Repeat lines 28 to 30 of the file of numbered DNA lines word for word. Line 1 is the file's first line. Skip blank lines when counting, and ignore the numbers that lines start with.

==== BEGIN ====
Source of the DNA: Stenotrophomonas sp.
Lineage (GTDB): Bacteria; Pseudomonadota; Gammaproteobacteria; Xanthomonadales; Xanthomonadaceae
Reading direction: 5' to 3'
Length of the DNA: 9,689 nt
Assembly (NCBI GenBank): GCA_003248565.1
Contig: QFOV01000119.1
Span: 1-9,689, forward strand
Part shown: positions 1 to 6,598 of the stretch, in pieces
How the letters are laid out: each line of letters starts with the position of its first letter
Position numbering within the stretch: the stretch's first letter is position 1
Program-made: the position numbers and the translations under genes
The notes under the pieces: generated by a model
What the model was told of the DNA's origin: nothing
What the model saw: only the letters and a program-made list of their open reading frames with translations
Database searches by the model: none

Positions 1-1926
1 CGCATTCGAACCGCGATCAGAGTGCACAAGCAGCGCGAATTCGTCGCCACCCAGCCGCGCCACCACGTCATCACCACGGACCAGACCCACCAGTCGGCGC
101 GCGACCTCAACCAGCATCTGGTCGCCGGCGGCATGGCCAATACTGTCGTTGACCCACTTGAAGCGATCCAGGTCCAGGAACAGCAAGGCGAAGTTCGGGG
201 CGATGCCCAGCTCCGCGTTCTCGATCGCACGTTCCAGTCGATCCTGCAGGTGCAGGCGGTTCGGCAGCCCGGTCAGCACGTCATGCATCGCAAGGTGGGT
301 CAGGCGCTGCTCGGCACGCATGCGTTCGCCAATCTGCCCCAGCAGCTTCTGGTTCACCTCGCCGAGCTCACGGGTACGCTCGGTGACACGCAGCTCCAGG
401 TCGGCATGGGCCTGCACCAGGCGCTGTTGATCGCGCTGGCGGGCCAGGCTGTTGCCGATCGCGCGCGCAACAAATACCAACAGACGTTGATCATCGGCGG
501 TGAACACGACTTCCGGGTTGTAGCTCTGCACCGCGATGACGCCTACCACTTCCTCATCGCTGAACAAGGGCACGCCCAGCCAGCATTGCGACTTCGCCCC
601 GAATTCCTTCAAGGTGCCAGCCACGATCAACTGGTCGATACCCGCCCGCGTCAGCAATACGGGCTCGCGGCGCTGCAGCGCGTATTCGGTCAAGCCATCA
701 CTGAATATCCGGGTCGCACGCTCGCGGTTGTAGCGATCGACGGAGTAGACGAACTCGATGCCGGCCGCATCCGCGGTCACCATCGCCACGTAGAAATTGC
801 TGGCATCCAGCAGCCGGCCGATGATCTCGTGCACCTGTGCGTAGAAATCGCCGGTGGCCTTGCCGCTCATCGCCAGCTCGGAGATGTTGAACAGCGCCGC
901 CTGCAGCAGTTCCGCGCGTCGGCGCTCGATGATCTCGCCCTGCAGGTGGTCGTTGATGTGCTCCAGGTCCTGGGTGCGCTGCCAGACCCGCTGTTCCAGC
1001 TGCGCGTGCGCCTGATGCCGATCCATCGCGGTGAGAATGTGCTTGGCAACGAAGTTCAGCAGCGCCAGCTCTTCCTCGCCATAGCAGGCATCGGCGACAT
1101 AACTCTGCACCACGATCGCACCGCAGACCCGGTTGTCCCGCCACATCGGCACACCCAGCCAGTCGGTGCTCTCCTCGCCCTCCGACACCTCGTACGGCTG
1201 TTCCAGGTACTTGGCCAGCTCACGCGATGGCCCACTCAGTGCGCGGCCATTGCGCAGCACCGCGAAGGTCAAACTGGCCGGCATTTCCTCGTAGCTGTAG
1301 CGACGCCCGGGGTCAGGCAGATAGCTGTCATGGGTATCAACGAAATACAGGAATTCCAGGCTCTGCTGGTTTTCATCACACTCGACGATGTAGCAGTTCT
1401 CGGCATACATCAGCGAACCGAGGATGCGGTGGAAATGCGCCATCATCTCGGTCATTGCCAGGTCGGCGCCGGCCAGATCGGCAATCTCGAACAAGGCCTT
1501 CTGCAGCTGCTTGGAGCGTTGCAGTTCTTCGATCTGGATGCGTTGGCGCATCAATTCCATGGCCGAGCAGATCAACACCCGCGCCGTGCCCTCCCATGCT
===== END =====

1101 AACTCTGCACCACGATCGCACCGCAGACCCGGTTGTCCCGCCACATCGGCACACCCAGCCAGTCGGTGCTCTCCTCGCCCTCCGACACCTCGTACGGCTG
1201 TTCCAGGTACTTGGCCAGCTCACGCGATGGCCCACTCAGTGCGCGGCCATTGCGCAGCACCGCGAAGGTCAAACTGGCCGGCATTTCCTCGTAGCTGTAG
1301 CGACGCCCGGGGTCAGGCAGATAGCTGTCATGGGTATCAACGAAATACAGGAATTCCAGGCTCTGCTGGTTTTCATCACACTCGACGATGTAGCAGTTCT